Well, while it was on I felt it was a bit of a soap opera, competently made but no better, and not a movie likely to live long in my memory! All of that is true, and yet, against all the odds, I kind of enjoyed it! As I say, my circumstances contributed a great deal to that, so you may just find it a plodding little family-life drama featuring a bunch of jerks! And, make no McSteak™, these three brothers are for the most part jerks! The shout and carry on and overreact and fight! But sometimes their fighting turns to wrestling, so ha ha, everything’s fine! You know the sort of movie I’m talking about!
This obscure little drama has its good points (including photography from the amusingly named Dick Bush, ha ha), and I can’t say I hated watching it! I give Staying Together one and a half chicken restaurant demolitions! Ha ha!

Monday, 27 July 2015

Burl reviews The Editor! (2014)

Well hello, it’s Burl here, with a review of a neo-giallo called The Editor! Ha ha, here we have a movie clearly made by fellows who’ve watched a lot of movies, and while that’s a common enough situation, these particular fellows have made something oddball and loonytune enough to be interesting! Not wholly successful, mind you, but interesting and compelling!
There are tributes to the obvious suspects, namely Dario Argento and Lucio Fulci, and also to filmmakers you might not expect, like for instance David Cronenberg! Yes, they squeeze a breathing Beta tape in there, and while this might cause a few readers to exclaim “Beta?!?,” please note that the mere presence of this wheezing cassette, whichever format it might have been, is as incongruous as it might sound! Ha ha!
Because, yes, again, this is a tribute to the giallo form; but its brief is broad enough to include the crazy supernatural aspects found in the more fanciful works of Argento, Fulci, Bava, so forth! So within its putative story, that of Rey, a wooden-fingered film editor (at one time one of the greats, but now working for an abusive producer on schlock pictures) who is caught in the middle of a series of murders at his studio while in production on yet another nonsensical, violent drama, we get increasingly bizarre instances of quasi-Surrealist pingo-pango, with characters disappearing into netherworlds, or surviving clearly fatal injuries, or maybe never existing at all! Ha ha! And of course there is a never-ending series of call-outs to giallos both great and not-so-great! Ha ha! While at least we don’t have any killers talking in Donald Duck voices,  I do have a feeling the idea was considered!
The picture, which was made on a pretty tight budget I’m sure, looks pretty good, and the music, which includes a contribution from Goblin’s own Claudio Simonetti, is effective enough, and the acting, particularly that of Rey and of his devoted assistant, is surprisingly strong; and we do get a cameo appearance from the great Udo Kier; but, speaking critically for just a moment, I do think the editing is one of the picture’s weakest points, ironically enough! Scenes end abruptly, transitions are awkward, and nothing holds together as well as it should, even for a parody-pastiche like this!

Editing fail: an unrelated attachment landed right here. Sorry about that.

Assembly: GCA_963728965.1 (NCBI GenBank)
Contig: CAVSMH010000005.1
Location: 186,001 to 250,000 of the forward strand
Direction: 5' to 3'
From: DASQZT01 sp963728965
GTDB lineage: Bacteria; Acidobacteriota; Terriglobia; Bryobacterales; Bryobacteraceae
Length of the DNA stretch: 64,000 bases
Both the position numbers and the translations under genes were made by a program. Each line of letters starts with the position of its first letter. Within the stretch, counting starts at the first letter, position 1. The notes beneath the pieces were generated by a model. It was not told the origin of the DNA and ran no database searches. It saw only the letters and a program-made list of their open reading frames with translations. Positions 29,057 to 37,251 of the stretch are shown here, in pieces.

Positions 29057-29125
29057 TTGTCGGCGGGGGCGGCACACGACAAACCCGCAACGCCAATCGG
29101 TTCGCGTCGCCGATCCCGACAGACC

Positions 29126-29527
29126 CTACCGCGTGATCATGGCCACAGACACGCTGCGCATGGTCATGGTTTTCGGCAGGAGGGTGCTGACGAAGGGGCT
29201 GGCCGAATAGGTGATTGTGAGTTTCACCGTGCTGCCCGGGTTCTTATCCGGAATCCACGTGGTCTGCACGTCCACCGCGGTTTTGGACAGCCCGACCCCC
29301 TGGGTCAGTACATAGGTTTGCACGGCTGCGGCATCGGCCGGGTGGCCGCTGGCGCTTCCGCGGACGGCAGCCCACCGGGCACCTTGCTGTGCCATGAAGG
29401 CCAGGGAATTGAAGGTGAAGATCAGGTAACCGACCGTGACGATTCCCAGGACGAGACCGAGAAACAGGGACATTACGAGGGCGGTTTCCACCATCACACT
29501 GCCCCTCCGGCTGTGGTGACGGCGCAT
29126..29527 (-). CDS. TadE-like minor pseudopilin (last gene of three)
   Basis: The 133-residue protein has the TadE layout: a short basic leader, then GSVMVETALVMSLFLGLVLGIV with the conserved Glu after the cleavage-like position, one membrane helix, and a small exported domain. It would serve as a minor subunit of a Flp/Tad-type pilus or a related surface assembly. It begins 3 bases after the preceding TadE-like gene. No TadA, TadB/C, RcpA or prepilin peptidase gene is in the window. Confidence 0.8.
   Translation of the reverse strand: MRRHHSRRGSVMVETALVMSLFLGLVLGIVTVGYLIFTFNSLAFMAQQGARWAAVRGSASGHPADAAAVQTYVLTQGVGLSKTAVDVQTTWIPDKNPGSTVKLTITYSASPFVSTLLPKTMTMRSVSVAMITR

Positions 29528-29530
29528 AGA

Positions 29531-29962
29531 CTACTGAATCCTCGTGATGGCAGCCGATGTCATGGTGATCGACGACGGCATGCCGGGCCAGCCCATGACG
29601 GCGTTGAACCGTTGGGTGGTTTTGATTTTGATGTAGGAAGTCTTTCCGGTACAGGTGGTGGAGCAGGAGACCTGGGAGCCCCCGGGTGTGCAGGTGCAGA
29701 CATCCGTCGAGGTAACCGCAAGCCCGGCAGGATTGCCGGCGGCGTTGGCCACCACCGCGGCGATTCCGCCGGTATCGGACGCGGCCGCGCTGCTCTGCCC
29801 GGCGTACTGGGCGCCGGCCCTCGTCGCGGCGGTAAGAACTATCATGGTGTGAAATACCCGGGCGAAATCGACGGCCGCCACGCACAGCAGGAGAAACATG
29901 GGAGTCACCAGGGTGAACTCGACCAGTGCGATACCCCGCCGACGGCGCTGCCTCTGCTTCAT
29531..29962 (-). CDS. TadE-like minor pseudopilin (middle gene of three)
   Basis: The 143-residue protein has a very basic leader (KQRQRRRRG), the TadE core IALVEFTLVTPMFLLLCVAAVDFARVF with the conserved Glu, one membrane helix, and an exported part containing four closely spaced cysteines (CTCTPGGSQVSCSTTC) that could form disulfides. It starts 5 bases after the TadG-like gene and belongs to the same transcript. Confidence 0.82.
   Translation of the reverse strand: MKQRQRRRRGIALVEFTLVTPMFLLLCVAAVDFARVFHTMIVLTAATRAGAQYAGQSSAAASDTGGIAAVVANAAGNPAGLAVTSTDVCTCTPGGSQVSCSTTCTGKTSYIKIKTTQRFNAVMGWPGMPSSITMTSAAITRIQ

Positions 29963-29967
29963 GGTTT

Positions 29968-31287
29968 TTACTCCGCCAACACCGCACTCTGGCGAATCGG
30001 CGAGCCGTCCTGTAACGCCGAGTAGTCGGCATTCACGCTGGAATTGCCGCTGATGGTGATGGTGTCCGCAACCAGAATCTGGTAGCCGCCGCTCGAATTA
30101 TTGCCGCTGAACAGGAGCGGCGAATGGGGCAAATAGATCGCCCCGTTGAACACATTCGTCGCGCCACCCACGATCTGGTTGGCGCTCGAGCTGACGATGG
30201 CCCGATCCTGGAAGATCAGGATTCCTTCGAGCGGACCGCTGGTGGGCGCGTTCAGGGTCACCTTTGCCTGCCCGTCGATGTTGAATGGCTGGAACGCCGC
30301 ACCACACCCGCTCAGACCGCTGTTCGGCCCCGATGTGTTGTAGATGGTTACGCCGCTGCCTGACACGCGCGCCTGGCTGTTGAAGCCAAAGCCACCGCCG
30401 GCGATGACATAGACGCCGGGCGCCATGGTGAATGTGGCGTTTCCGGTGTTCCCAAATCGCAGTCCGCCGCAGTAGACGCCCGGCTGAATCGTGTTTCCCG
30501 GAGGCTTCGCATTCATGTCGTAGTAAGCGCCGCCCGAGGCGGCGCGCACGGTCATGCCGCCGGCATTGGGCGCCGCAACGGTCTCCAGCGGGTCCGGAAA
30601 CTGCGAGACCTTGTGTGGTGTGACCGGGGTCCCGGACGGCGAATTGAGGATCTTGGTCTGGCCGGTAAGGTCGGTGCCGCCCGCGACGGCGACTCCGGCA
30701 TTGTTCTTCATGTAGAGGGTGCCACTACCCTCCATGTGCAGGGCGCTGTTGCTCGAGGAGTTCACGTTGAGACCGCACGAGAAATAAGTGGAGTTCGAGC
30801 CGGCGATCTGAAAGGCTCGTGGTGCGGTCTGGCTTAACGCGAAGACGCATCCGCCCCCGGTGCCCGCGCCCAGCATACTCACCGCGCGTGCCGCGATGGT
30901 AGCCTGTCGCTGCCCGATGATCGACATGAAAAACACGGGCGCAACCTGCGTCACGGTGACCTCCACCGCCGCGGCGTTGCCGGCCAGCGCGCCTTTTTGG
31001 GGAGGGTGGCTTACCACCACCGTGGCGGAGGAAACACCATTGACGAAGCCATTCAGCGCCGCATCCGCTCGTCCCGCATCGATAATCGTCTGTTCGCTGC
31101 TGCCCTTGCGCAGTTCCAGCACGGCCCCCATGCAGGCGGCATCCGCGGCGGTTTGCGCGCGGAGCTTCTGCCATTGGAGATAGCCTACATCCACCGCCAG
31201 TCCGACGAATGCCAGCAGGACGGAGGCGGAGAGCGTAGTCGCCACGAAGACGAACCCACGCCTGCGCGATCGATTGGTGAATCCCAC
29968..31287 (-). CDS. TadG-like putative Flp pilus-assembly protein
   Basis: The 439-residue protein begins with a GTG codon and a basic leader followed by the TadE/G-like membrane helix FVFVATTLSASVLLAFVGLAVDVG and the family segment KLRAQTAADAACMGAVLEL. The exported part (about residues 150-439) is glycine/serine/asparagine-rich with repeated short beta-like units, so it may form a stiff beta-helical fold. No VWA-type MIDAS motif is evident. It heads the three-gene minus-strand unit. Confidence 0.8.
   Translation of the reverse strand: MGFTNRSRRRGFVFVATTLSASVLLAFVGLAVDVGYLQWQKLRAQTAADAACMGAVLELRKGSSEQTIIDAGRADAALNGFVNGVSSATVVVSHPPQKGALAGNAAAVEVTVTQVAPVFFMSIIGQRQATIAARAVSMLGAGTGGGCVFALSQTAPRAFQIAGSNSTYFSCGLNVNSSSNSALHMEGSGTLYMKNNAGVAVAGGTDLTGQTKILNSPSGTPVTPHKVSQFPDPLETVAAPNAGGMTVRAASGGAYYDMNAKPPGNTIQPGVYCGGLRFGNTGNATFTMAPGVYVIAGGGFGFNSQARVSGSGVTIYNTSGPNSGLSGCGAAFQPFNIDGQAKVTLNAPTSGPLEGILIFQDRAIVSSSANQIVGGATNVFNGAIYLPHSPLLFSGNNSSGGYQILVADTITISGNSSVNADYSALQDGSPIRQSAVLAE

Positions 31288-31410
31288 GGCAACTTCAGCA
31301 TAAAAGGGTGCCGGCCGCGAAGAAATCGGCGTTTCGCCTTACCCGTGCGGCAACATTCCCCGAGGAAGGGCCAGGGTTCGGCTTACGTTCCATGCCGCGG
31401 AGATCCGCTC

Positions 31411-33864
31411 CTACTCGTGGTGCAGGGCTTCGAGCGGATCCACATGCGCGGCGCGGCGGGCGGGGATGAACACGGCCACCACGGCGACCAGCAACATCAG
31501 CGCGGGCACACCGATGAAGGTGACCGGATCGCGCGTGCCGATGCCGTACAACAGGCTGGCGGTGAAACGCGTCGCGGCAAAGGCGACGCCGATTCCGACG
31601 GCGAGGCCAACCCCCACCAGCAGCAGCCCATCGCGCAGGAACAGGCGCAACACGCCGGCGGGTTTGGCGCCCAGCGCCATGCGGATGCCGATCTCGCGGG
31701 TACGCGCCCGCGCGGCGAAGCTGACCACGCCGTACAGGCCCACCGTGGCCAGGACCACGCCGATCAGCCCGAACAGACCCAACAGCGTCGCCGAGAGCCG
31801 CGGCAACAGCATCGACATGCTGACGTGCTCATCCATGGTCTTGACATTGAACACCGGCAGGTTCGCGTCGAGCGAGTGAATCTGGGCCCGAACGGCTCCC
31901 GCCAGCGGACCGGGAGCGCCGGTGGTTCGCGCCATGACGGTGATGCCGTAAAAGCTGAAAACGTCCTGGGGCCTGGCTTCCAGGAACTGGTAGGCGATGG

Moreover, the picture lacks the formal elegance one may reasonably expect from one of the better giallos! There are many scenes of spectacular (though frequently rubbery) gore, but nothing which earnes the name of “setpiece;” whereas something by Argento is composed almost entirely of setpieces! Think of the killer’s demise in Deep Red! Here the murderer is dispatched by, I think, fire – ha ha, big deal!
There’s a lot of slapping of ladies in the movie, which is played for laughs but sat a bit ill with me! Far better are the moustaches, which seem real, and are perhaps in the end the most genuine things the picture has to offer! Though I don’t doubt for a moment that the lads of Astron-6, who made the movie (and who brought us the great Cool Guys), have a true, deep and heartfelt love of the genre they’re playing fiddlesticks with here! Anyone with a similar admiration will find a lot to enjoy in The Editor, and I give the picture two Steenbecks and a hearty tousle on the top of the head! Ha ha!

Saturday, 18 July 2015

Burl reviews Return to Boggy Creek! (1977)

Hi, Burl here with a bigfoot picture to review for you! There are a lot of bigfoot pictures out there of course, and many of them are – ha ha, how do I put this delicately – not very good! And yet most of them have their coterie of devoted fans! Ha ha, except this one, Return to Boggy Creek! Absolutely nobody likes this one!
As a bigfoot completest, I knew this was a movie I’d have to watch sooner or later! I was always kind of dreading it though, for every review takes care to mention how Return to Boggy Creek is a) a kiddie movie, and b) a mind-crushingly boring one! Yikes! And in the bargain, it’s not actually a part of the Boggy Creek series of movies, even though it shares a location (the swampy “bottoms” of Louisiana) with those movies, and a star (Miss Dawn Wells) with the work of original Boggy Creek auteur Charles Pierce!